By Callie Oettinger | Published: July 29, 2011
Thank you for all the comments and e-mails that followed last week’s What It Takes post. I’ve spent the past week thinking about what I wrote, why I wrote it, and how I feel about the responses.
Seth Godin mentioned that Steve’s books are gifts. I agree. Change up the old Hair Club for Men line, to: I don’t just work with Steve, but I’m a fan, too. (more…)
By Steven Pressfield | Published: July 27, 2011
I’ve been on the road for the past three weeks. That’s never good for me. Though I’ve seen a bunch of friends I wanted to see and done a lot of stuff that needed to be done, I find myself (right now in the United lounge at JFK) flagging and faltering. I can’t work when I’m traveling. The toll it takes is on my spirit. Unworthy thoughts pile up, unalleviated by worthy ones.
The lounge at JFK
I don’t know about you but when I wake up in the morning, all kinds of incendiary crap is rolling around in my head. Grievances, complaints, bitching to myself. I work myself into a lather over perceived slights and imagined injustices. I just got an e-mail this morning, out of the blue, from a guy who wants me to send him 30 copies of War of Art for free. Should I waste even one milli-second of my time thinking about this? But instead it’s rattling around in my brain like a ball bearing in a pinball machine. Why? Because I’m not working.
I’ve been taking classes back home in Mussar (pronounced moo-SAHR), the code of ethics and spiritual discipline developed by the Kabbalistic rabbis in the sixteenth and seventeenth centuries. The teacher is Rabbi Mordecai Finley. He talks a lot about “the upper realm” and “the lower realm.” The upper realm is our higher nature, spirit/heaven/”neshama”/the soul. The lower realm is that ball bearing clattering around in my skull.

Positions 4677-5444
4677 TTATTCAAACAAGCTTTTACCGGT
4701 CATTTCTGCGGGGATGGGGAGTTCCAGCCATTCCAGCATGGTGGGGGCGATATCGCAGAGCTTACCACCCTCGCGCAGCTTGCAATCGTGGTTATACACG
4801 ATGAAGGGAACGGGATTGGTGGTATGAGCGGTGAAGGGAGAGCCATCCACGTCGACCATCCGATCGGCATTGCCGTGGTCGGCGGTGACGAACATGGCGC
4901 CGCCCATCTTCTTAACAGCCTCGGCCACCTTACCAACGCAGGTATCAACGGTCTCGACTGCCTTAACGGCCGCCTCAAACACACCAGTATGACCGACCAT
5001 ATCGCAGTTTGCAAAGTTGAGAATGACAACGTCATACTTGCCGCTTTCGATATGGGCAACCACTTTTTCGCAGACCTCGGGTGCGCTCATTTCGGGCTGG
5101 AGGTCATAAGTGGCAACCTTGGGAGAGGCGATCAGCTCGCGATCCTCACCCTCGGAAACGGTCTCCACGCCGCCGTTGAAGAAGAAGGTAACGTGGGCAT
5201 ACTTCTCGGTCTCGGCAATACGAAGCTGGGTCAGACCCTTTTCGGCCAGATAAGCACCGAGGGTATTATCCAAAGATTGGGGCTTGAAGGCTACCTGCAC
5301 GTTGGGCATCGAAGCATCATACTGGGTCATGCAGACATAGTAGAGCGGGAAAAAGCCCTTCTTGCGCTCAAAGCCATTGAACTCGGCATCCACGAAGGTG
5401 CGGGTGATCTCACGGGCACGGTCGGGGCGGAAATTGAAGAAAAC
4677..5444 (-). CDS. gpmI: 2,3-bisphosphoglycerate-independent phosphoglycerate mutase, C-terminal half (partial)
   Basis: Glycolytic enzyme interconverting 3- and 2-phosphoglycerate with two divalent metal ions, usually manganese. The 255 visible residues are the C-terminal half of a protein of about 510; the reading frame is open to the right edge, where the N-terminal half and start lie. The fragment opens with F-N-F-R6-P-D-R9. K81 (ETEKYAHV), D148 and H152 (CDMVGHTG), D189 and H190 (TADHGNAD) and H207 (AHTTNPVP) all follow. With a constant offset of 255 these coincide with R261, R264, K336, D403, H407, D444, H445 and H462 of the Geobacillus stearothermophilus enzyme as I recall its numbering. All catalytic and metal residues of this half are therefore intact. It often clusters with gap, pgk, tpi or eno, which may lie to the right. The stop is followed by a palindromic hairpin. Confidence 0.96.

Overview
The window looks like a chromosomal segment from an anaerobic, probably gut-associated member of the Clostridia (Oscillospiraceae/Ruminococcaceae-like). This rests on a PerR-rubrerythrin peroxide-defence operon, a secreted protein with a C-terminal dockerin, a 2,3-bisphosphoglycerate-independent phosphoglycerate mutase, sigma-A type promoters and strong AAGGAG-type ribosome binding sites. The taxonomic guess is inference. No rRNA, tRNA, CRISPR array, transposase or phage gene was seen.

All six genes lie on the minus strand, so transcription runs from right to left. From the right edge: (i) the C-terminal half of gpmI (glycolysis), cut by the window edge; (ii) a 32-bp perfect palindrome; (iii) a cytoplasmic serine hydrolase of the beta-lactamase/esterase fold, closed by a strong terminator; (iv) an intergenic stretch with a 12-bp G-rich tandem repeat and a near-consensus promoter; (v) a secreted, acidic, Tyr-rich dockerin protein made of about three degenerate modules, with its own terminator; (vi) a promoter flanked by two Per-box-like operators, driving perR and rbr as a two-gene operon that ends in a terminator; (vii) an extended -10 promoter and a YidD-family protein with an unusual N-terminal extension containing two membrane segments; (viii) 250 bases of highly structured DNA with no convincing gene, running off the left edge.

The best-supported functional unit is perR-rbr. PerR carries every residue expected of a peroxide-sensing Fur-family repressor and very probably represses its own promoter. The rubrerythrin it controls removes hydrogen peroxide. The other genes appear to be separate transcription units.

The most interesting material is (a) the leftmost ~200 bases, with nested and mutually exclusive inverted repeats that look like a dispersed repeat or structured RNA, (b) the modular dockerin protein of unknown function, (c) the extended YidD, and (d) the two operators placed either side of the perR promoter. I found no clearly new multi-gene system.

I wake up in the lower realm. That seems to be my default setting. I have to claw my way out of it. Here are the ways that work for me: love, physical exercise, service, generosity or kindness to others. And work. (more…)
By Steven Pressfield | Published: July 25, 2011
E.B. Sledge was a Marine mortarman on Peleliu and Okinawa in WWII. His first-person memoir, With The Old Breed (that he reconstructed from notes scribbled in a New Testament he carried with him throughout the fighting), stands with the very best combat narratives not just from World War II, but from any war in history.
Sledge originally intended "With the Old Breed" only for the eyes of his own family
Ken Burns (who drew extensively from Sledge’s text for his celebrated PBS documentary, The War) wrote, ” … in all the literature of the Second World War, there is not a more honest, realistic or moving memoir. This is the real deal, the real war; unvarnished, brutal, without a shred of sentimentality or false patriotism, a profound primer on what it actually was like to be in that war.”
Here, selected almost at random (since the book is so packed with gripping material), are several representative passages, not for the squeamish, from the pen of this enlisted infantryman of the 3rd Battalion, 5th Marines, 1st Marine Division:
The amtrac rattling toward us by this time was certainly a most welcome sight. As it pulled into position, several more Japanese raced from the pillbox in a tight group. Some held their bayoneted rifles in both hands, but some of them carried their rifles in one hand and held up their pants with the other. I had overcome my initial surprise and joined the others and the amtrac machine fun in firing away at them. They tumbled over the hot coral in a forlorn tangle of bare legs, falling rifles and rolling helmets. We felt no pity for them but exulted over their fate. We had been shot at and shelled too much and had lost too many friends to have compassion for the enemy when we had him cornered …
The amtrac’s 75mm cannon proceeds to blow apart the pillbox from which the Japanese soldiers had sprinted.
Someone remarked that even if the fragments hadn’t killed those inside, the concussion surely had. But even before the dust had settled, I saw a Japanese soldier appear at the blasted opening. He was grim determination personified as he drew back his arm to throw a grenade at us. (more…)